I think murals of Tim DeLaughter, Sarah Jaffe, The Toadies, Jeff Liles, Russell Hobbs, Vinnie and Dime, et all in this article are GREAT IDEAS for Deep Ellum and I know Frank can do them all.  He's the Godfather of Deep Ellum and the best Mural Artist for the job.  Jimmy's right too Micheal Nesmith has been around as long as The Beatles yet he still to this day doesn't get the credit he deserves ...

Frank
Frank

Thank you for understanding Chris. I absolutely meant no disrespect to Sara Jaffe, but sometimes things aren't as easy as they should be. Your list is indeed incredible, especially Alex Moore who was around as recently as the 1980's. I still have no idea what Hipster Politics are but I do subscribe to friends looking after friends and working with one another towards higher goals.

I recently did an interview with Ayo for this very blog that is due out soon, so in order to avoid over exposure, I'll shut up for now and get criticized for that later... lol!. Peace!

Winnie
Winnie

I think Frank Campagna could do all the murals... Remember all those weekly murals he used to do for Gypsy Tea Room?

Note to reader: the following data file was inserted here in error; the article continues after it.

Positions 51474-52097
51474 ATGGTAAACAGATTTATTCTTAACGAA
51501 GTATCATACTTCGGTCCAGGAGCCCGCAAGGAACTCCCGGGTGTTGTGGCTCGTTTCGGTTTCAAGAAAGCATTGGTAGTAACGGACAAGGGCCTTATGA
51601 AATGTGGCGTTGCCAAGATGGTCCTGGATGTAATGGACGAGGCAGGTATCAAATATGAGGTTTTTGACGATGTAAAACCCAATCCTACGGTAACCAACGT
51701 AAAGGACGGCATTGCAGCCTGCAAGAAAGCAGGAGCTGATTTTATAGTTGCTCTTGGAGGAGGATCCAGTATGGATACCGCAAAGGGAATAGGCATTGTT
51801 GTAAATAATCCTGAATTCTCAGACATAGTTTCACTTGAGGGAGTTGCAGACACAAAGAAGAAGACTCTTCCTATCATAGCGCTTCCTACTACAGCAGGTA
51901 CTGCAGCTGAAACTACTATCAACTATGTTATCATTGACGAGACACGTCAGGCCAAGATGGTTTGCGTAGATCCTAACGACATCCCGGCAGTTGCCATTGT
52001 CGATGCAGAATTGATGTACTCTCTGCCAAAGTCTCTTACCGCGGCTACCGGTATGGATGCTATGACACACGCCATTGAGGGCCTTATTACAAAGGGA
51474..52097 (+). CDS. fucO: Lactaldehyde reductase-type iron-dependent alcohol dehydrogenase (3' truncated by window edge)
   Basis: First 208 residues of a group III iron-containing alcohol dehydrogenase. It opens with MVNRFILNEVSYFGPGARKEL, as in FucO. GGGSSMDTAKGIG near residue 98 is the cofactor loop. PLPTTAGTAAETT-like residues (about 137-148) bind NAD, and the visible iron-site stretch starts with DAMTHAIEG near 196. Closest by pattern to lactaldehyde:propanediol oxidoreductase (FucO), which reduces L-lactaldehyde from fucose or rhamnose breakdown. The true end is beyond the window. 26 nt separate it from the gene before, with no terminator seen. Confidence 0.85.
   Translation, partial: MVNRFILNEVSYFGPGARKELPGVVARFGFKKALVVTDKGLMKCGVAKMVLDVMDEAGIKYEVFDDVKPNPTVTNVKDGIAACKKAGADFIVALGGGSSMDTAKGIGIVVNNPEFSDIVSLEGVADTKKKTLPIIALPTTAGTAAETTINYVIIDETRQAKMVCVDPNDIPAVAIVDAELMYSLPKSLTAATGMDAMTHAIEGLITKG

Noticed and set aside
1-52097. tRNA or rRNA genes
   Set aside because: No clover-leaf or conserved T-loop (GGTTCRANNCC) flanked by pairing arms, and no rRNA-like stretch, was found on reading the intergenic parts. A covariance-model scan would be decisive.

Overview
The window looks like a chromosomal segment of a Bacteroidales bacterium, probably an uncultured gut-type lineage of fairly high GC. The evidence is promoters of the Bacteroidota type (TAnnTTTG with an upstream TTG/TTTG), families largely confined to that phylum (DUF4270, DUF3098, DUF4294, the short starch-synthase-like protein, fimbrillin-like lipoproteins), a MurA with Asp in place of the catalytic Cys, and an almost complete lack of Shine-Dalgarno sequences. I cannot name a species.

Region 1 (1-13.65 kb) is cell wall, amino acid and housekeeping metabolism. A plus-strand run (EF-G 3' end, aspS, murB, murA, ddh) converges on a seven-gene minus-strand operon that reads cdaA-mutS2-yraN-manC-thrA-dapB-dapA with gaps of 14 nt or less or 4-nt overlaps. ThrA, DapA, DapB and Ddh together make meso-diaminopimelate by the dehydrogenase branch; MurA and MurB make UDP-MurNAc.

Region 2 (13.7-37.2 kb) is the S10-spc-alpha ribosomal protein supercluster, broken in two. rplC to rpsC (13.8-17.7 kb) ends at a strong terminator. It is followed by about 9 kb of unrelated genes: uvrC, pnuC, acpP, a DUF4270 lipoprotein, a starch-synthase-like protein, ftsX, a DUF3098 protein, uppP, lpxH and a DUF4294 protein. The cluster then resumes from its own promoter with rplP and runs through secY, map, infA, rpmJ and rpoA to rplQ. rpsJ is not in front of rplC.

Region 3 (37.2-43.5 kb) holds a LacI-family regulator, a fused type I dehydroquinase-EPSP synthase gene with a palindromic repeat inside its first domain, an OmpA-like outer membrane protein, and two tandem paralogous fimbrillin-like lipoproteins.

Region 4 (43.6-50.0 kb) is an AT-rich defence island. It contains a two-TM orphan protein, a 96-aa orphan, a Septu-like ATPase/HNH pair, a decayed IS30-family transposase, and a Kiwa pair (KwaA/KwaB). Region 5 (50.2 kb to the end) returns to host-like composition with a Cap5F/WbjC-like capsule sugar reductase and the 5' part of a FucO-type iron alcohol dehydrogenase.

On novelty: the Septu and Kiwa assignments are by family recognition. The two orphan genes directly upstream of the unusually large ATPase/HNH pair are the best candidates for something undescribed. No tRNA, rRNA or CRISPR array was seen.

Frank
Frank

Hipster Politics - WTF? Try walkin in my shoes Chris. Better yet, feel free to discuss this w/ me yet face to face, over a beer, and I'll fill you in on the big picture but not in a public forum.

Steve Floyd
Steve Floyd

See, that's where I disagree with the whole "insider" approach. These are community works, not a commercial interest. Community projects and other public information should be open and democratic by their very nature. That's the whole point!

Chris Danger
Chris Danger

Frank, Let me apologize concerning my comments earlier. I understand w/ artists how it is concerning their potential subjects, as I have quite a few friends who are painters, sculptors  ect.. I dont know the circumstances behind your decision, but I was wrong in saying that, all I ask is your forgiveness.